Access to Hope and Healthcare, Op-ed
NOTE: The following is an op-ed from Brian Comer, Minister responsible for the Office of Addictions and Mental Health.
I’ve had the honour of serving as the province’s first Minister responsible for Addictions and Mental Health for almost a year now. I’ve had the opportunity to travel around the province and to visit with many who are working in our hospitals, in community clinics and in community organizations to support people experiencing mental health challenges – and I will continue doing so this summer.
I, too, worked on the frontline as a registered nurse. Time and again, I’m inspired by the great work that is happening in the field.
There will always be those who want to paint a dismal picture of the state of mental health and addictions care. This does nothing to help. I want those who are struggling to know they are not alone. Help is available.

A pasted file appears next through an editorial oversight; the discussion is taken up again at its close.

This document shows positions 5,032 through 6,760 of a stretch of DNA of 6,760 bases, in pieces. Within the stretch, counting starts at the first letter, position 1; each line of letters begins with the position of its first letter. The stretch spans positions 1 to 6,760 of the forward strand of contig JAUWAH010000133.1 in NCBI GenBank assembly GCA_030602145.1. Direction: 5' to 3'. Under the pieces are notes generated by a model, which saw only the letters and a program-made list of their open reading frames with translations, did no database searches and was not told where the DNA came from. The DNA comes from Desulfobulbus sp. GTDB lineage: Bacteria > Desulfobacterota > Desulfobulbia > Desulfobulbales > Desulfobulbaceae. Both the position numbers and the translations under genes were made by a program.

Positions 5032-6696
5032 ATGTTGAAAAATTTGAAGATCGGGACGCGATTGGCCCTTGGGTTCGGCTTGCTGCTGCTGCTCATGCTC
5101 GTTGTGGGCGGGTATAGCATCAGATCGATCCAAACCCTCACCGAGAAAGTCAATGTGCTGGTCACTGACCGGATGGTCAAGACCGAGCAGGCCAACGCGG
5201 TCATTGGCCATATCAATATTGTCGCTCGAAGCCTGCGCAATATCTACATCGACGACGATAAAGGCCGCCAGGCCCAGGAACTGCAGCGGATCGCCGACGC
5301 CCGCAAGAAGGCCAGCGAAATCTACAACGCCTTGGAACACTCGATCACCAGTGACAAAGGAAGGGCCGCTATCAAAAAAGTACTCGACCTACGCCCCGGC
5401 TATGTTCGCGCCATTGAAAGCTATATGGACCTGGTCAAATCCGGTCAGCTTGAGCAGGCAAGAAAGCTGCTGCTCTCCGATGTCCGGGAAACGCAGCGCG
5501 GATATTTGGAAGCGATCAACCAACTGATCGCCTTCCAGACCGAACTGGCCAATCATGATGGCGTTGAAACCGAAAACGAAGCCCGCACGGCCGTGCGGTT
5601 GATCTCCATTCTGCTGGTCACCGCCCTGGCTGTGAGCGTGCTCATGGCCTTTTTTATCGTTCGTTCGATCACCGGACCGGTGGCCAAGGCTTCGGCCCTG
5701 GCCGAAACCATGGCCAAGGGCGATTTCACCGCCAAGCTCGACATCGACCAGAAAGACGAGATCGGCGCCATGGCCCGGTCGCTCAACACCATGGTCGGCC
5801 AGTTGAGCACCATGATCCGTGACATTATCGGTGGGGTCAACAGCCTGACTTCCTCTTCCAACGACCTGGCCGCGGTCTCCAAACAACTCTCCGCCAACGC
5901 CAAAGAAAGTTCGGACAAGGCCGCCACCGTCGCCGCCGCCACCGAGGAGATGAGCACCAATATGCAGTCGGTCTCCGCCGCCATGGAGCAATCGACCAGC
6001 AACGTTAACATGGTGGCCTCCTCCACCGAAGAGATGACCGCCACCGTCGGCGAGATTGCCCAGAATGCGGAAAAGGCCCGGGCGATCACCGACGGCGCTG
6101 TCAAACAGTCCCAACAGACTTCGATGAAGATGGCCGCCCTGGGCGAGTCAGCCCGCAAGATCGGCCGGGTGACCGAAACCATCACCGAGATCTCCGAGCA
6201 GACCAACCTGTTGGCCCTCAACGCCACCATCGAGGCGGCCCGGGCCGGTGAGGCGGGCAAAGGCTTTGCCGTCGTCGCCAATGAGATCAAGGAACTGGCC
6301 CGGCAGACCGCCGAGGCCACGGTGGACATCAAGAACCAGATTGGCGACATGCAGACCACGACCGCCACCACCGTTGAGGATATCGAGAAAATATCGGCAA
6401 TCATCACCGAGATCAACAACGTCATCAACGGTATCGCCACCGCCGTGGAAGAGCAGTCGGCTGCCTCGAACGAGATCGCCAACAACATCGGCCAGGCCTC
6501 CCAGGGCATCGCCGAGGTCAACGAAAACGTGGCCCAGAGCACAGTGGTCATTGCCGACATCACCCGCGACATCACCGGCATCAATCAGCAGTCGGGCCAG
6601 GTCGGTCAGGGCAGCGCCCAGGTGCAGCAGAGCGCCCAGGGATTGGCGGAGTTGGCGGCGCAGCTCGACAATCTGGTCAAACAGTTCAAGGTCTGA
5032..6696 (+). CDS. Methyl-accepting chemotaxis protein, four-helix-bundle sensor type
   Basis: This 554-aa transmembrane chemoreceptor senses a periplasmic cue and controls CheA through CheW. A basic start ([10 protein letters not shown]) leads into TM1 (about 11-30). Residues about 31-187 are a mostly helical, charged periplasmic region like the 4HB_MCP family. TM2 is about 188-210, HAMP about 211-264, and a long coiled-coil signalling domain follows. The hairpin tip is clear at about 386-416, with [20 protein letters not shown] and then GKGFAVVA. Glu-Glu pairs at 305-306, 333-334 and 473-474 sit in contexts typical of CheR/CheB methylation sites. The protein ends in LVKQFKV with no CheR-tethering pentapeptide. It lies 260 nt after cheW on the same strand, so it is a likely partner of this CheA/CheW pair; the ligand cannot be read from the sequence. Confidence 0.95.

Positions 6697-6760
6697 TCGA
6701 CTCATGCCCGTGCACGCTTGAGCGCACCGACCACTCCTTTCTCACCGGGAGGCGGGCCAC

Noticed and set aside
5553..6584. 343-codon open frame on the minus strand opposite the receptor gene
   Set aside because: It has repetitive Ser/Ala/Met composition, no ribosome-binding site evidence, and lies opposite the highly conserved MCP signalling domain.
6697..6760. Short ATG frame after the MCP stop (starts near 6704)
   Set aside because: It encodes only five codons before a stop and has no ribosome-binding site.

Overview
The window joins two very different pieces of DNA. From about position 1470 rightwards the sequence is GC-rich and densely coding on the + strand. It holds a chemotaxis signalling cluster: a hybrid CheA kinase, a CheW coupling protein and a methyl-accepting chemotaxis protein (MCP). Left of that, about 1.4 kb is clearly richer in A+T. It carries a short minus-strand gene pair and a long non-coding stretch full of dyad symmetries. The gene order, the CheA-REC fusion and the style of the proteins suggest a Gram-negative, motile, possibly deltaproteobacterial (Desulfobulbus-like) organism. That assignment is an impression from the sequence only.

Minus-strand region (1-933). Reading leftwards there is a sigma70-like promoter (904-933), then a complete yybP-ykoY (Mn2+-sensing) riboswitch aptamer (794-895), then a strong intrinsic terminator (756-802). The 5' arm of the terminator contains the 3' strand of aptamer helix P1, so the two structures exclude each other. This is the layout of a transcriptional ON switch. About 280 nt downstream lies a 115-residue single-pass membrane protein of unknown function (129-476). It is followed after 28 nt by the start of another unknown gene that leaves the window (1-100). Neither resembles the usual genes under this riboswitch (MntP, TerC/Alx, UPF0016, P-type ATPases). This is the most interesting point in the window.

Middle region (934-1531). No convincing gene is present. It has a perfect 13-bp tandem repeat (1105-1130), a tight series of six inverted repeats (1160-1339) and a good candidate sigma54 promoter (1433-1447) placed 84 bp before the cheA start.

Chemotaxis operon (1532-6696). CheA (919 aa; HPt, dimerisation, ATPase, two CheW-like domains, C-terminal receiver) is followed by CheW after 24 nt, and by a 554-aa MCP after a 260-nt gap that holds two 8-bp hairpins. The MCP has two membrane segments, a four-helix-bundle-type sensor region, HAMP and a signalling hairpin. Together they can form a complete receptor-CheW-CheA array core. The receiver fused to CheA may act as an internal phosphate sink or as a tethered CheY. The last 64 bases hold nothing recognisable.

We know that there are challenges in accessing care and we are committed, as a government, to making the much-needed improvements. I know from first-hand experience that there are solutions, if government is willing to be bold and put in the work – and we are.
We need to do more for those who are suffering. We need to address the stigma that so often stops people from reaching out for help. We need to create a system where all Nova Scotians can get the support and care they need, whether or not they can afford to pay. And we need to provide access to early interventions and care that reflect the diverse experiences of all Nova Scotians.
We are committed to doing more and doing better. For example, we opened the province’s first acute mental health day hospital and recovery support centres, which are allowing Nova Scotians to get the treatments they need, close to their families and communities.
The past two years have been tough on Nova Scotians’ mental health, and we must come together in response. These challenges are too big for politics. We must work together with compassion and hope, and a commitment to better care.
We need to lift each other up and ensure the right care is available to support us when we’re struggling, and to catch us when we fall.